The months went by and we had ourselves quite the respectable little set up (albeit suffering from one of the most traumatic flat-shares we’ve ever heard of, but again, that’s a whole different post) and were settling in nicely into Shanghai expat life. I was an Event Manager at an Events & PR Company, and Thibault was teaching English at an upper-class school in the suburbs (going by the name ‘teacher Will from Miami’ – yup you got it, we’ll touch on this in another post.) The hours were long and the days were hard, but we still cherished our days there no matter what. We lived with a beautiful French couple we’d met through my work, whom in fact ended up playing a huge part in our life in Shanghai.


So where did it all go wrong?

We woke up one October morning, checked the Air Pollution app and dressed appropriately for the day ahead. Some days, the pollution would reach staggering numbers that are equivalent for an emergency/lockdown state in most western countries (not awesome for asthma sufferers like myself.) Christmas was fast approaching and we decided that we just didn’t want to spend the holidays in China. We booked a trip to Bali, and it was all we could think of for weeks. The day we left, we sat in Pudong’s Departure hall on cloud nine, giddy with excitement.

On our last day in Bali (that went quick didn’t it!) we sat on the beach watching the fiery sunset talking with an old friend, who simply asked us ‘Why do you like Shanghai?’  Thibault and I looked at one another, quite speechless, and couldn’t find the words to answer. Over our time in China, the novelty of everything had dampened.  No, we didn’t really like the food. No, we didn’t really like our jobs. No, we didn’t particularly take to the culture. And no – we didn’t really like Shanghai.

We returned from Bali feeling, well, shit. We were no longer enchanted by the shimmering lights of Shanghai. That sweet, tender honeymoon period was well and truly over. We returned feeling confused, disappointed and we just wanted out. As we dragged our belongings onto the metro at Shanghai Airport, we were instantaneously pushed aside and knocked into the greasy handrail.

I don’t think we talked the whole journey home.

China has an unforgiving way of gobbling you up and spitting your insignificant self back out. One day you’re enthralled by the Chinese way of life and the next you are left feeling empty, drained and forlorn in a sea of 14.5 million people. To be honest, we’re both pretty delighted about how far into our China experience we got to before it turned on us (or rather we turned on it) and we came away with some of the most horrifying, hysterical and unbelievable stories to pass on. 

Days in China can very quickly go from utterly wonderful to down-right-shitty-where’s-the-emergency-exit.  And now was our time to exit. We packed up our life, said a disheartening, emotional goodbye to our wonderful friends, and left.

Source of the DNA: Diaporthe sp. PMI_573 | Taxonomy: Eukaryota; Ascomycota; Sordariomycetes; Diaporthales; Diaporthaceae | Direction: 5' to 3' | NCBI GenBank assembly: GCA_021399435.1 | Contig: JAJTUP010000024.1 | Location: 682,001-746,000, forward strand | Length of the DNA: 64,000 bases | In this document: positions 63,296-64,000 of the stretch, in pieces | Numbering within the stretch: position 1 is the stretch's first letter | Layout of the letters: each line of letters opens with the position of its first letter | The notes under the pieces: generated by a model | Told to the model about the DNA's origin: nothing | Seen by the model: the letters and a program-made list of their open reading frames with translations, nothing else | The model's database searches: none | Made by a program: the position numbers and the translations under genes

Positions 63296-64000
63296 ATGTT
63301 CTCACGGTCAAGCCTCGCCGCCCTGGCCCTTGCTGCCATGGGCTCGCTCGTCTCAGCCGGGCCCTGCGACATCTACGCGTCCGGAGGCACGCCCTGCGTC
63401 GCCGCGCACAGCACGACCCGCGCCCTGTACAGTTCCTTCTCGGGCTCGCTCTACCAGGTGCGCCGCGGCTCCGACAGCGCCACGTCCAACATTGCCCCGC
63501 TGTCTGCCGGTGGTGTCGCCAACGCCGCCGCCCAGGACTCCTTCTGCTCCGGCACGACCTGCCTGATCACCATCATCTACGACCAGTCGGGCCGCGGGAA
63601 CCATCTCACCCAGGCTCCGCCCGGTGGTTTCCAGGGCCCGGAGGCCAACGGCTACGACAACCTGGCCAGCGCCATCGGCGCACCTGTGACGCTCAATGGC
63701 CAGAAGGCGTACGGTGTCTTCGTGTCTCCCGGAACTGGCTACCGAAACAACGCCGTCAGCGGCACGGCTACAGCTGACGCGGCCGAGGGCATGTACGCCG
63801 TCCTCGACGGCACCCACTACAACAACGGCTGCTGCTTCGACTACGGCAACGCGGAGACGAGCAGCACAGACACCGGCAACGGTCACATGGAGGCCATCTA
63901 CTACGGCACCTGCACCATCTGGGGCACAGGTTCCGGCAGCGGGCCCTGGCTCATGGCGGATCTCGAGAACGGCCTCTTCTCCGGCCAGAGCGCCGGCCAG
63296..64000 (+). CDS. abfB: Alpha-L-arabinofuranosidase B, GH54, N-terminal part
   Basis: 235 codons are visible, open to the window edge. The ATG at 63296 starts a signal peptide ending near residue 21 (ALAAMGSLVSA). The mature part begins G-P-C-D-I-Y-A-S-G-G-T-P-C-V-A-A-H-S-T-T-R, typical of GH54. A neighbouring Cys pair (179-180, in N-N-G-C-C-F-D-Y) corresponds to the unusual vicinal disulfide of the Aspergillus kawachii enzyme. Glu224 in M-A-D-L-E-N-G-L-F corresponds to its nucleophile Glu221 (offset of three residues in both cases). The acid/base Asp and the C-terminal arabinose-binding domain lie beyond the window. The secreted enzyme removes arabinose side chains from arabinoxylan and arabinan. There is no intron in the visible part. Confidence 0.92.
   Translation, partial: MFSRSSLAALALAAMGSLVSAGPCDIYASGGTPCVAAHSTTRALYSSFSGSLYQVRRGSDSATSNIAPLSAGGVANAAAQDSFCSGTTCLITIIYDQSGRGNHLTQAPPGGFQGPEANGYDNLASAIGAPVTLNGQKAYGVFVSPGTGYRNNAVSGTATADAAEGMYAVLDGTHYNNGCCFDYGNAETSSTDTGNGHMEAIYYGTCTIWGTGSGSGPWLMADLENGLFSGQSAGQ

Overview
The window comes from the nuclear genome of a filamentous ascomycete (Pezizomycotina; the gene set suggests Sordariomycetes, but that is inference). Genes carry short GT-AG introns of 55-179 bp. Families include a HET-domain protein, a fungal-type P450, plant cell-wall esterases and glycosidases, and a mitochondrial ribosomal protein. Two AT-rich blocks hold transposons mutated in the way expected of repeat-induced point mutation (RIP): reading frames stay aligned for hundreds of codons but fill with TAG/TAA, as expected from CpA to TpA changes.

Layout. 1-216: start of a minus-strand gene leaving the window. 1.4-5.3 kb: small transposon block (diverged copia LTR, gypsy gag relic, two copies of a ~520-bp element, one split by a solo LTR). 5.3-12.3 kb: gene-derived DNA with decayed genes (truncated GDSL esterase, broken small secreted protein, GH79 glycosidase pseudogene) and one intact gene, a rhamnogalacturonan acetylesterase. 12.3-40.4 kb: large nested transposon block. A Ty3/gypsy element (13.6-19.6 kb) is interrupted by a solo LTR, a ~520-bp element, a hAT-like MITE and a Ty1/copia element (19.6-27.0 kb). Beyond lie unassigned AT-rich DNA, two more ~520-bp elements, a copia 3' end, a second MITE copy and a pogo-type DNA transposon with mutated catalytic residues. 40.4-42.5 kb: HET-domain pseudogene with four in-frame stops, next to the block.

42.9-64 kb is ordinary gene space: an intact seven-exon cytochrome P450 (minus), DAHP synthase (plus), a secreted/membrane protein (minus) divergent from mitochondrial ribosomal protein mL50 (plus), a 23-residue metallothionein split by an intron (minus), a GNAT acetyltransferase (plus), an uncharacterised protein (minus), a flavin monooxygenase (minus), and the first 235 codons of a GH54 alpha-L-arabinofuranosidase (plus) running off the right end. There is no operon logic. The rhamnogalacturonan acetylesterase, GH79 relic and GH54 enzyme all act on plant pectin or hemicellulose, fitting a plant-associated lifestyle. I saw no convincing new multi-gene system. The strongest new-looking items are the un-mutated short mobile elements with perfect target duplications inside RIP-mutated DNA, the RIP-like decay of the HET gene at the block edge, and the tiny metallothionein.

The taxi ride to the airport was a very, very strange sensation. We knew we’d given up, given in, sold out. We knew we’d taken the easy option out by just disappearing. But we were proud of ourselves. Proud for trying, proud for enduring some extremely difficult, testing situations, and proud of the people we’d become. It taught us to care for each other on ‘those china days’ when everything felt bleak in such unfamiliar territory. It taught us compassion, empathy and kindness towards others when we could see them too, struggling. It taught us to question the status quo, and that everything is culturally relative. Nothing is written in stone. It taught us to practise patience and tolerance, and to bite our tongue at ignorance (like the times Thibault would be jolted at the nightclub entrance because of the colour of his skin.) 

china bw

So we say, thank you.

Thank you China, for opening our eyes to a battlefield less marched.

Thank you China, for showing us your philosophy of humanism and prosperity.

Thank you China, for inspiring us to challenge ourselves as well as each other even at the end of a bad day.

Thank you China, for not begrudging us when we struggle to communicate with you for the lack of our own effort.

Thank you China, for making us realise how damn lucky we are to have fresh, unpolluted air at home.

Thank you China, for forcing us to make a change when we are unhappy about something.

And finally, thank you China, for creating bonds between friends that would never of existed without your course, arduous conditioning. It’s exactly these bonds, life lessons, and memories that have made us forever grateful to you.